New Study Claims A Milan-Cortina 2026 Winter Olympics Will Boost Italy’s GDP

A new study released Thursday by La Sapienza University in Rome claims Italy’s economy will grow should the nation host the Olympic Games in 2026.

Arianna Fontana was flag bearer for Italy at the PyeongChang 2018 Winter Olympics. The short track speed skater has won eight Olympic medals, including one gold (Fontana/Twitter)

Commissioned by the government to address the Milan-Cortina Winter Olympics bid, the study noted that the Games “will contribute positively to the growth of the economy.” according to ANSA.

The resulting report concluded that any funds expended to finance the Olympic Games would be more than offset by direct and indirect revenues expected to be received from Winter Games activities.

The study said that should Italy be chosen to host the Games when the International Olympic Committee (IOC) votes for a winner June 24 in Lausanne, Switzerland – GDP is expected to increase between 81 and 93 million euros annually from 2020 to 2028.  Accumulated grown could reach 2.3 billion euros in 2028.

The encouraging study was unveiled at the Prime Minister’s residence Palazzo Chigi in Rome and the event was attended by undersecretary to the President with responsibility for sport Giancarlo Giorgetti, Italian Olympic Committee President Giovanni Malagò, Lombardy Governor Attilio Fontana, Councilor for the State of Veneto Cristiano Corazzari, Cortina Mayor Gianpietro Ghedina and Milan Sport Minister Roberta Guaineri.

The Milan-Cortina 2026 bid is based on plans to utilize mostly existing or temporary venues.  The sliding track and an arena in Cortina will require major renovations, and accommodations for the Olympic Village will be constructed in Milan that will later be used for student housing.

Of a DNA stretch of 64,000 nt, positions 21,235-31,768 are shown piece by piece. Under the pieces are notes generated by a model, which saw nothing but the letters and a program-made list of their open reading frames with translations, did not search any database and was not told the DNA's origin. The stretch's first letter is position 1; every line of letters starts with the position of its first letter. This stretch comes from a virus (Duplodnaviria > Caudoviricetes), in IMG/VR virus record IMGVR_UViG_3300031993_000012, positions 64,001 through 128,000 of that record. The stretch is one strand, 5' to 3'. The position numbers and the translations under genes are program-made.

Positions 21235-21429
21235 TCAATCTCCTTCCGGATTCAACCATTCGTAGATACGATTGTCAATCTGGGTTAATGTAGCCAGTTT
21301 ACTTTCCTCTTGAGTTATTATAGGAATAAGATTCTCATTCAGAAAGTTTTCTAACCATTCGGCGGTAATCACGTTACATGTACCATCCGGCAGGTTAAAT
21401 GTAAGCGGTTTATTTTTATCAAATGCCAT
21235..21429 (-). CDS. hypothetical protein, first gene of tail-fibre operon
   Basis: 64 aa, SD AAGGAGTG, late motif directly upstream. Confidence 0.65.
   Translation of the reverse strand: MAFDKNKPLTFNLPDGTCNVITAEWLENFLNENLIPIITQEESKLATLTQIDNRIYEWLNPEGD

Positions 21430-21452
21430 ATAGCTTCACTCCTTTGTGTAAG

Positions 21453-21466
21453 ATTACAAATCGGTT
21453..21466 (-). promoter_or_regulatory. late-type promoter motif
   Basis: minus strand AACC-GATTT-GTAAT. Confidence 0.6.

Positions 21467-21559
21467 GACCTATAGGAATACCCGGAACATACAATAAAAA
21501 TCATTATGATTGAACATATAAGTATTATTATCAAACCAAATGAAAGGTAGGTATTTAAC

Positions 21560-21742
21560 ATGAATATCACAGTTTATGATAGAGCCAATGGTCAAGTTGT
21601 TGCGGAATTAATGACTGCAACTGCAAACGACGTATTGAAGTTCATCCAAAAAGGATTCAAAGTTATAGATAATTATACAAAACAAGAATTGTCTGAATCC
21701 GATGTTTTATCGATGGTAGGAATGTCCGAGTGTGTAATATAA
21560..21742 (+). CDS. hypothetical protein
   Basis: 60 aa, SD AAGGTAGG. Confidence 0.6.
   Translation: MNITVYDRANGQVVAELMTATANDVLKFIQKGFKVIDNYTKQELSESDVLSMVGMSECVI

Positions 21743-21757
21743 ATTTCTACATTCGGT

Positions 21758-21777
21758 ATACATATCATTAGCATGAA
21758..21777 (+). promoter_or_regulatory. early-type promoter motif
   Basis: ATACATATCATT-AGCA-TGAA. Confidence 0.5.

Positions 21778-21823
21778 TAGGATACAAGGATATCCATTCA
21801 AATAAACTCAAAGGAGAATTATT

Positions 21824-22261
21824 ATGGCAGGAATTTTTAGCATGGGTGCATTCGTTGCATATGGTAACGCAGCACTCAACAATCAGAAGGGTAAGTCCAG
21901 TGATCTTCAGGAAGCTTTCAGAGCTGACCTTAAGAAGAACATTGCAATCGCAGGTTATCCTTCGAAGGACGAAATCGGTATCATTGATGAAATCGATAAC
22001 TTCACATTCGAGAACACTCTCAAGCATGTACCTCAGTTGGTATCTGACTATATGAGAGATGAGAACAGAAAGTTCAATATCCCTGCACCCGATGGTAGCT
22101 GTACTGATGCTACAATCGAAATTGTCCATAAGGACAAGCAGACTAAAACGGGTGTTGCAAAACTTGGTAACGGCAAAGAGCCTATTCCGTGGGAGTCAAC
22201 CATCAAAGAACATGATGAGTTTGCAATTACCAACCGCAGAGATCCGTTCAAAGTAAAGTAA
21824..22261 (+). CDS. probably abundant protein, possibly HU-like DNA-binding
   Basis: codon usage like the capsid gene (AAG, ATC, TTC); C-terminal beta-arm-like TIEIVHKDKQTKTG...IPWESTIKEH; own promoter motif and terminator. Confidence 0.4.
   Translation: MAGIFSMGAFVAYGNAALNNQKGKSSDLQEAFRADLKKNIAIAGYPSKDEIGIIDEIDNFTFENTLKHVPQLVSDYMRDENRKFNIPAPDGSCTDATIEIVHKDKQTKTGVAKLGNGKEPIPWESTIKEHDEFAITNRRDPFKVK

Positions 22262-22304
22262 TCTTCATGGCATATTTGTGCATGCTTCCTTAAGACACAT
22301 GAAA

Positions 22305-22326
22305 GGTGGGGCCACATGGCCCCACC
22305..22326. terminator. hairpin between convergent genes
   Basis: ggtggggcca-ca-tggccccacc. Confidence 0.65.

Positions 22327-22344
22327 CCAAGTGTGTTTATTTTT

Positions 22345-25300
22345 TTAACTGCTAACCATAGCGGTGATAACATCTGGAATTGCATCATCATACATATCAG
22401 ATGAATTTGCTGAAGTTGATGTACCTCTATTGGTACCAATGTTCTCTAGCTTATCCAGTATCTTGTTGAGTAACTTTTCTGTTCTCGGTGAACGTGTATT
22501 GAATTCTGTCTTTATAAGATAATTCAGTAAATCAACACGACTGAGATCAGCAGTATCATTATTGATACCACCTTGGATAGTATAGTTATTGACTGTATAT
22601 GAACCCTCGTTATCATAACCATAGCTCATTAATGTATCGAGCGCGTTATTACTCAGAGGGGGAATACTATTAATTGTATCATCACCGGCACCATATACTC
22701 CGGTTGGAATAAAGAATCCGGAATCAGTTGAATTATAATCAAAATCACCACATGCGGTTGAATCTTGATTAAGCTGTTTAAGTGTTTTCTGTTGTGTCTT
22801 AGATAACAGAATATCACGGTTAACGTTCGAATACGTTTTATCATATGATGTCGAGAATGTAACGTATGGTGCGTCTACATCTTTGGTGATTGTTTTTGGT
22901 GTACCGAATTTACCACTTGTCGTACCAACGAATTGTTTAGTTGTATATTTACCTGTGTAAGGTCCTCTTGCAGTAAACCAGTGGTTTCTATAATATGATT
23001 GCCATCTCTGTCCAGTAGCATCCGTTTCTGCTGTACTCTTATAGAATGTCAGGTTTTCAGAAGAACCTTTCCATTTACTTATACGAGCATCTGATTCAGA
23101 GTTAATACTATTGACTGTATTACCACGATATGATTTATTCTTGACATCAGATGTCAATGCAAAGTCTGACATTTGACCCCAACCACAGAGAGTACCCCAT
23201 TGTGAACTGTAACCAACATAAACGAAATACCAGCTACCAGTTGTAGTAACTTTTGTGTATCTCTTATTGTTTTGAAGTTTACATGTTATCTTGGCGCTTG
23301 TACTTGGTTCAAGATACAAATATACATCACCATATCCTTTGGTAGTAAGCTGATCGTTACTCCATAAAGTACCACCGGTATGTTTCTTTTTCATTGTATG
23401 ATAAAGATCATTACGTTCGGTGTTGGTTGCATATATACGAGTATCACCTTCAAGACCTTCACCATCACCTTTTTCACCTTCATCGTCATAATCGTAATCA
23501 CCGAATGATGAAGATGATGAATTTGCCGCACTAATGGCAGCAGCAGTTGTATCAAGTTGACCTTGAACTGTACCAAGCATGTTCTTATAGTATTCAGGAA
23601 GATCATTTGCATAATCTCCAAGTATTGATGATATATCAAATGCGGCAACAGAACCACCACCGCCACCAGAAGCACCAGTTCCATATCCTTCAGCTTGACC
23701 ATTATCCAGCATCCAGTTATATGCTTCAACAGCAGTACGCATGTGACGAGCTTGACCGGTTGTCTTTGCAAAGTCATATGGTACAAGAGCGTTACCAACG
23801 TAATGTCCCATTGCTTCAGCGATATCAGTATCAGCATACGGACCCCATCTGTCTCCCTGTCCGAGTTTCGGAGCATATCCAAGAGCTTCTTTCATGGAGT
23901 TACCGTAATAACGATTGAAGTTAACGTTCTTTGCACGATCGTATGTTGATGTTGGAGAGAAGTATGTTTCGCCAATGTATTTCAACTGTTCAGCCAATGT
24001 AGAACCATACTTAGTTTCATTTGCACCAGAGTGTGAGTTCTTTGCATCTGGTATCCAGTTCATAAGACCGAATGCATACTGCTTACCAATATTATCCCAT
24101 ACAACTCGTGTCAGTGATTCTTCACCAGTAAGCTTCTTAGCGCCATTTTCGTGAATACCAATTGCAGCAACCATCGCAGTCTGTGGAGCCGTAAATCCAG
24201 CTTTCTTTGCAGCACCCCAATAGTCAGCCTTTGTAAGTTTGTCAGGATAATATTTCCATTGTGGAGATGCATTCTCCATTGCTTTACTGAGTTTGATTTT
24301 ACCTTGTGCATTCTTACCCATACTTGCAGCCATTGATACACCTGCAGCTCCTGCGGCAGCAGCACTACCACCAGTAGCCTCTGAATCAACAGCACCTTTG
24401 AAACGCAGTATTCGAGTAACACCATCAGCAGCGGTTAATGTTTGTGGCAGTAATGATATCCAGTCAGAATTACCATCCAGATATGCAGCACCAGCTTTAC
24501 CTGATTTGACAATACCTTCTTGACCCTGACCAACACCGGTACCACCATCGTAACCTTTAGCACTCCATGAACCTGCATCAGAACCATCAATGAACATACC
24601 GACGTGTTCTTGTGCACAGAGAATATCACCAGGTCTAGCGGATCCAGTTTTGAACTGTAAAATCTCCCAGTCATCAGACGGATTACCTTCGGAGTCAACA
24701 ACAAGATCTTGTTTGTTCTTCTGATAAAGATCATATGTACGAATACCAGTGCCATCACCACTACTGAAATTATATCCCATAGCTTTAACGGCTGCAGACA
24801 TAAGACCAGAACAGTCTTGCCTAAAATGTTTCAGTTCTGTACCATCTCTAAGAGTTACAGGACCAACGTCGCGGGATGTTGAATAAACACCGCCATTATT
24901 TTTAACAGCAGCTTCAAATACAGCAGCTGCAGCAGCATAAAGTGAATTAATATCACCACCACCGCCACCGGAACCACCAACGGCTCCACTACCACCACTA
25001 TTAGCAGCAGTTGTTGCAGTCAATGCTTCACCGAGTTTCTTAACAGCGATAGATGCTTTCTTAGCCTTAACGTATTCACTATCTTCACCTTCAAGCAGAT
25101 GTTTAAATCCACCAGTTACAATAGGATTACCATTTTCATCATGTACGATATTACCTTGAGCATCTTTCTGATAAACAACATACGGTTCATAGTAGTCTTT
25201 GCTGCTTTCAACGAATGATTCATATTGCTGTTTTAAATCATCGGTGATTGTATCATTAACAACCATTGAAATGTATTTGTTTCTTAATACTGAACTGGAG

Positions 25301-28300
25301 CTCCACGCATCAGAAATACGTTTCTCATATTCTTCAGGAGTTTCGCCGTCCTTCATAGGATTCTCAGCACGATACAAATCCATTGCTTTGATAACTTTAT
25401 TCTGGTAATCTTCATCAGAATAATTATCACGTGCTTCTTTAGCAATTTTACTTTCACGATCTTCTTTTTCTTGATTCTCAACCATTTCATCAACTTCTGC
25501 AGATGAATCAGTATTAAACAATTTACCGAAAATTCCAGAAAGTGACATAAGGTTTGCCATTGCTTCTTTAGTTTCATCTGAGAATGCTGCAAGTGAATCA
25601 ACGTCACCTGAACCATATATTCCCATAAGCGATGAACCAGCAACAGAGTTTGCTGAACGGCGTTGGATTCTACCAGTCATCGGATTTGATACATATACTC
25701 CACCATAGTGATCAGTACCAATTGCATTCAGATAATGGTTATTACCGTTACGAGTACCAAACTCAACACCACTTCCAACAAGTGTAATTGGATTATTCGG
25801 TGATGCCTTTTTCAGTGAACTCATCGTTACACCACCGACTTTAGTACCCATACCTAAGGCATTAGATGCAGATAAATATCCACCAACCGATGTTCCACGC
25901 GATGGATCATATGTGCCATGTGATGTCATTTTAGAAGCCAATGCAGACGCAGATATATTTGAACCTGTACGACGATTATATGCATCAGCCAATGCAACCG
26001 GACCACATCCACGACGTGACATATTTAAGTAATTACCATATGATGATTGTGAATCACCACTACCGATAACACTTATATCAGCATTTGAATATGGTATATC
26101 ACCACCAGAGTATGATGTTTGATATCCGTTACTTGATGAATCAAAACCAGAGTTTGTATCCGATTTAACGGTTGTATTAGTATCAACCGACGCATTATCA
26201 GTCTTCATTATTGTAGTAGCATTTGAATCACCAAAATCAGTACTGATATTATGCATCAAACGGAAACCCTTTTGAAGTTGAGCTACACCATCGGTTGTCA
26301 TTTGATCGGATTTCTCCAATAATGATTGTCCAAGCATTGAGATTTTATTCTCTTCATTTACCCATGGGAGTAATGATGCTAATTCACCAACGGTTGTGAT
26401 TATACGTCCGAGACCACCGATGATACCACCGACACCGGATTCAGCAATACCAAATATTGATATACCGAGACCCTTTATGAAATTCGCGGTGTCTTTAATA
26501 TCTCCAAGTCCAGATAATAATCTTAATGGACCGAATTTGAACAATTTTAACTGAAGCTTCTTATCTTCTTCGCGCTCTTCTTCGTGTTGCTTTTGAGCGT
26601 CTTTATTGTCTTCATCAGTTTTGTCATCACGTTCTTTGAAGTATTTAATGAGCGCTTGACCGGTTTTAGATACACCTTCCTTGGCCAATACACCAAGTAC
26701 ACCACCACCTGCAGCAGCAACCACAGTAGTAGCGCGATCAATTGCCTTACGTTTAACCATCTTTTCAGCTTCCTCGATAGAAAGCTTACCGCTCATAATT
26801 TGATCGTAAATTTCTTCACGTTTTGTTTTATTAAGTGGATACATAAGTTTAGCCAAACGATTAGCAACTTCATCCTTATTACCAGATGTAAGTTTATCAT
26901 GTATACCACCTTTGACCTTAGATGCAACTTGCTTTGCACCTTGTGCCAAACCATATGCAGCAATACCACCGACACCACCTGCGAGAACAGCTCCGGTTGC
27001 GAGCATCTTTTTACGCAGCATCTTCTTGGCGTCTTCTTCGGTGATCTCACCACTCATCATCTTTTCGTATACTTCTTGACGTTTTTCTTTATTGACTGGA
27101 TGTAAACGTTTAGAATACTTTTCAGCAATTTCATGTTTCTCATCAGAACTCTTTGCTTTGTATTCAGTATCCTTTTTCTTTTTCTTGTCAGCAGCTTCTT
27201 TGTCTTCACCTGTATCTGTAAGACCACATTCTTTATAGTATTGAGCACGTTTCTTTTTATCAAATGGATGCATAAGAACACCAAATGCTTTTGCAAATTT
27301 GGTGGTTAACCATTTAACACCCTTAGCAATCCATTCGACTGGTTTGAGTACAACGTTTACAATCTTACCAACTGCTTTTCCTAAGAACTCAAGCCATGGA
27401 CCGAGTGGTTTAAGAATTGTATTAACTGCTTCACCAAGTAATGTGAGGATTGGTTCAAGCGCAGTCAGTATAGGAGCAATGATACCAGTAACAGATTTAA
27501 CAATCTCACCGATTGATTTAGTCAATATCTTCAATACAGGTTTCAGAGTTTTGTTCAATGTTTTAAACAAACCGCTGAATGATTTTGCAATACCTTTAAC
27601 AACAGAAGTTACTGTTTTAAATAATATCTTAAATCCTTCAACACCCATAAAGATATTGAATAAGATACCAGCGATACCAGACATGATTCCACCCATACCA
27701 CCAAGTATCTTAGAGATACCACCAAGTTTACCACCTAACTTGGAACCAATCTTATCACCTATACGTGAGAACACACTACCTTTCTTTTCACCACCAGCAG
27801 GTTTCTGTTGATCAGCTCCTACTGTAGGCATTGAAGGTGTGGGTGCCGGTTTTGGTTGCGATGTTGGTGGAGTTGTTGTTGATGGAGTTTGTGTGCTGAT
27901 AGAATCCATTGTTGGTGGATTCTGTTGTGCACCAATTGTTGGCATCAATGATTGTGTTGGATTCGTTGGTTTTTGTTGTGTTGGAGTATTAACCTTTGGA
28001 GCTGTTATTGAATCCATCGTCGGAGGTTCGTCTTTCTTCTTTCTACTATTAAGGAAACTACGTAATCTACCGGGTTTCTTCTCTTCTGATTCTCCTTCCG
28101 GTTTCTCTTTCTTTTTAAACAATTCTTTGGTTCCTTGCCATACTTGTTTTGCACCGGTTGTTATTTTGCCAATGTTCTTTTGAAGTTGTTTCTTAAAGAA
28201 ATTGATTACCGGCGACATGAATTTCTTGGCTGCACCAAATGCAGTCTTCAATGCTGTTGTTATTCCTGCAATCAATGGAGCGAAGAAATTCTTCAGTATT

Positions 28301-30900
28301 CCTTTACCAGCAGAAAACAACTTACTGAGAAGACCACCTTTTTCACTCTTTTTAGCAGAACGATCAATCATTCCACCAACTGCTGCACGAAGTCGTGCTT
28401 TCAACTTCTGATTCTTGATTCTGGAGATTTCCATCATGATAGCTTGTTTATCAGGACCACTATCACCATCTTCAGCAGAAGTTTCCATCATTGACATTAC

The Games model, based on the IOC’s Olympic Agenda 2020 reforms, focuses on efficiency and sustainability to mitigate the risk of cost overruns.

The Games budget has been estimated at USD $1.55 billion in 2018, and the bid committee estimates there will be a small surplus after revenues from merchandise, tickets, sponsors and broadcast rights are accounted for.  The IOC will contribute cash and in-kind services valued at USD $925 million.

Last year the Italian government said it would not provide financial support for the Olympics, but the IOC will still require guarantees for security, visa considerations and other essential services that could result in public costs.

Earlier this month it seemed Italy’s President Sergio Mattarella was warming up to the bid when he said the Games “…are of great importance, not only for the two leading cities but for the whole of Italy,” adding “I assure all the support and backing possible.”

Italian President Pledges Support For Milan-Cortina 2026 Throwing Shade On Rival Swedish Olympic Bid

A deadline to provide government assurance passed January 11, but IOC officials granted an extension until April 12 after both Italy, and rival Stockholm-Åre in Sweden failed to provide what was necessary.

On Tuesday Cortina Mayor Ghedina said according to SportFair “the meeting [at Palazzo Chigi] was very positive and probably in the next few days, even in the next session of the Council of Ministers, there will be full support for the candidacy.”

“We go out very happy and satisfied.”

Sweden’s Minister of Sport last week promised that her government would announce a decision on whether-or-not to support the Games before the April deadline.

Last week from Sweden IOC Executive Directory Christophe Dubi said that if everything isn’t in place by the new deadline, bids could still be given right up until election day in June to come up with the required paperwork.

After inspecting Sweden’s bid last week, the IOC Evaluation Commission led by Octavian Morariu will travel to Italy from April 1 to April 6 to tour venues, review the bid book and prepare an evaluation report to be published in late May.

Robert Livingstone

About Robert Livingstone

Robert Livingstone is a senior editor, award-winning journalist and author, covering Olympic bid business as founder of GamesBids.com as well as providing freelance support for print and Web publications around the world. He is a member of the Olympic Journalists Association and the International Society of Olympic Historians. Follow him @enotsgnivil